It's covered in a sort of rubberized finish that has a bit of grip to it, which is far from the Alcantara fabric covering the Surface Pro Type Cover. It's a toss-up for me which one is better, but if you've had a bad experience with the fabric getting grimy over time, the material on the X1 Tablet's keyboard seems much more resilient and much easier to wipe down.
For ThinkPad enthusiasts, the TrackPoint system remains untouched. That little red nub in the middle of the keyboard works as it should, and the physical buttons above the touchpad likewise operate as usual. A large Precision touchpad resides just below the physical buttons; its mylar surface slides and tracks well and I appreciate the size, but I often found that there was some lag between my input and my cursor.
Lenovo ThinkPad X1 Tablet display
Displays with 3:2 aspect ratios are starting to get a bit of traction, and I'm glad Lenovo decided to keep it here for the new generation. It has been tweaked, now sized at 13 inches and offering up a resolution of 3,000 x 2,000, and it's also brighter at about 400 nits. It has a glossy finish, though I was able to use it outdoors thanks to how bright it gets.
There is a good amount of bezel around all four sides, but on a 2-in-1 I think this matters less. Your thumbs have plenty of room when holding the tablet, and it seems like the high resolution draws your eye more to what's on the display than what's around it. Testing color accuracy, I came back with 99 percent sRGB and 75 percent AdobeRGB. This really is a beautiful display, and the added feature of dynamic brightness control really pushes it over the edge.
Included in the package at no extra cost is an active pen that supposedly has 4,096 levels of pressure sensitivity and tilt sensing. It also supposedly has a rechargeable battery, but the fact that the one I got with the review unit takes an AAAA battery and doesn't seem to pick up on tilt makes me think I didn't receive the actual ThinkPad Pen Pro. In any case, gone is the clumsy USB-A clip that was used to attach your pen when not in use. Replacing it is another clumsy pen clip that this time has its own slot. It's still not ideal, but at least it doesn't take up a USB port anymore.
Lenovo ThinkPad X1 Tablet performance
The review unit has inside an 8th Gen Intel Core i7-8650U vPro CPU and TPM chip for some added security and administration features, and it likewise delivers four cores of power for serious multitasking. I played videos while I typed and browsed the web and didn't notice a hitch in performance. The added benefit of 16GB of RAM no doubt helps.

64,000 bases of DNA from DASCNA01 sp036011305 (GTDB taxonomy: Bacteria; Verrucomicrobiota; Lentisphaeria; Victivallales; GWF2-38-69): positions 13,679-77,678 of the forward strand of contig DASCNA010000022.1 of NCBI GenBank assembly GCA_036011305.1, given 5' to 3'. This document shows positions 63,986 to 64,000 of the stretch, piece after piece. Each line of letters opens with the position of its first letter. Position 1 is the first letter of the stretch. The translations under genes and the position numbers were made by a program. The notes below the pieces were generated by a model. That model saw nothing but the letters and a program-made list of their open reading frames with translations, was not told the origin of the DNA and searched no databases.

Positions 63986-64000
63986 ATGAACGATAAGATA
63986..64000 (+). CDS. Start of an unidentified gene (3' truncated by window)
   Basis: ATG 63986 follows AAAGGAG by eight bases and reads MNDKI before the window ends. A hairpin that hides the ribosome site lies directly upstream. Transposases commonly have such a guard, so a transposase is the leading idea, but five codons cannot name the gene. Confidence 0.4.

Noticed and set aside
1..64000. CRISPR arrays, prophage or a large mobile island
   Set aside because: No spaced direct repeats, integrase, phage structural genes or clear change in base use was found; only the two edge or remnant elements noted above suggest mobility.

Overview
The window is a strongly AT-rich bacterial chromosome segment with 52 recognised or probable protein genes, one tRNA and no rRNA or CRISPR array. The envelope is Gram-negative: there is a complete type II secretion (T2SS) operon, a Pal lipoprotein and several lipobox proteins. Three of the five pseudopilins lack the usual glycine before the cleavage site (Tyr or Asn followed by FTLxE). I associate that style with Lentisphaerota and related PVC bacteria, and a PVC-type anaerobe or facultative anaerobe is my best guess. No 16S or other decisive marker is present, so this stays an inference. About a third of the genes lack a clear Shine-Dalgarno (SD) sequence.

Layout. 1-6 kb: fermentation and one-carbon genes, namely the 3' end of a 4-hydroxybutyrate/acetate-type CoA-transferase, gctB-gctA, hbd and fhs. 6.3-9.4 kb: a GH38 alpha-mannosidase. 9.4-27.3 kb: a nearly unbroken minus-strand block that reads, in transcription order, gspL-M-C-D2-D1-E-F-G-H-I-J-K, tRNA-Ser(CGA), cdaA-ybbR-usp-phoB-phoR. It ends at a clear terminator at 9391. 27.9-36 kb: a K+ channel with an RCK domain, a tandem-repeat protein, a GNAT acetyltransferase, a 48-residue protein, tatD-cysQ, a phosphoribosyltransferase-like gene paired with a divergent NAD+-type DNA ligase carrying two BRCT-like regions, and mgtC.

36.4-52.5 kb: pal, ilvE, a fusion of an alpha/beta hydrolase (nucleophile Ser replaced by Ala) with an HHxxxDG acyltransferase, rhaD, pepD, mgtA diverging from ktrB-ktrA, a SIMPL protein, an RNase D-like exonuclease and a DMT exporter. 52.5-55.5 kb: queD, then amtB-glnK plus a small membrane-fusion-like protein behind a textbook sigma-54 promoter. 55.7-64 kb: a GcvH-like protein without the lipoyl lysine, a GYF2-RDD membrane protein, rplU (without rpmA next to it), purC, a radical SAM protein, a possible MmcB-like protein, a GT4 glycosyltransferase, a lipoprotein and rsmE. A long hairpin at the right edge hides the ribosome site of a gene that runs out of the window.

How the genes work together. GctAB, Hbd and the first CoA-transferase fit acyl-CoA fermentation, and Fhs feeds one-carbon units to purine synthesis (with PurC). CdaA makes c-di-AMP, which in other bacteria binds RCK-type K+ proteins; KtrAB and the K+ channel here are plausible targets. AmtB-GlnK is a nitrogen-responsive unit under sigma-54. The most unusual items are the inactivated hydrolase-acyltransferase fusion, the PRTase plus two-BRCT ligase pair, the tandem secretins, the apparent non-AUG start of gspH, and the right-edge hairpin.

There is a fan to help with heat management, and while you will notice it if you're in an otherwise quiet room, I was surprised with how smoothly it runs. The upper back of the tablet is where most of the heat can be felt when under load, but there was nothing awful. It gets warm, but not warm enough that you have to think twice about handling it as a tablet.
The battery is a bit of a letdown — I noted the same thing in the second-gen review — offering up only about six or seven hours of life when going about usual business at about half brightness. If you were trying to stream a movie outside during the day with brightness cranked all the way up, that number would no doubt drop considerably. It's a shame you can't leave your charger behind when heading to the office.
Geekbench 4.0 benchmarks (higher is better)
|Device||CPU||Single core||Multi core|
|Lenovo ThinkPad X1 Tablet||i7-8650U||4,971||14,289|
|Microsoft Surface Pro||i7-7660U||4,513||9,346|
|Lenovo ThinkPad X1 Carbon||i7-8650U||5,025||14,178|
|Dell XPS 13 (9370)||i7-8550U||4,681||14,816|
|Lenovo Yoga 730 13||i5-8250U||4,178||13,354|
|Lenovo ThinkPad X280||i5-8250U||4,061||13,017|
|LG gram 15||i7-8550U||5,033||12,906|
|Samsung Notebook 9 Pro 15||i7-7500U||4,431||8,669|
Four cores in the 8th Gen Intel CPU allow for heavy multitasking, and it performed well in benchmark testing. No problems here.
Geekbench 4.0 OpenCL (higher is better)
|Lenovo ThinkPad X1 Tablet||22,211|
|Microsoft Surface Pro||30,678|
|Lenovo Yoga 730 13||21,000|
|Lenovo ThinkPad X280||21,142|
|LG gram 15||22,334|
|Samsung Notebook 9 Pro 15||19,769|
The integrated UHD Graphics 620 does a decent job, but it doesn't compete with the Surface Pro's Iris Plus graphics. If you needed it, an eGPU could be attached thanks to Thunderbolt 3 ports with four lanes of PCIe.
PCMark (Home Conventional 3.0)
|Lenovo ThinkPad X1 Tablet||3,059|
|Microsoft Surface Pro||3,055|
|Lenovo Yoga 730 13||3,121|
|Lenovo ThinkPad X280||3,335|
|LG gram 15||3,395|
|Samsung Notebook 9 Pro 15||3,542|
The PCMark Home Conventional test measures how well the hardware in a laptop works together to accomplish usual tasks. The score here was lower than I expected, but it's still decent and matches the Surface Pro.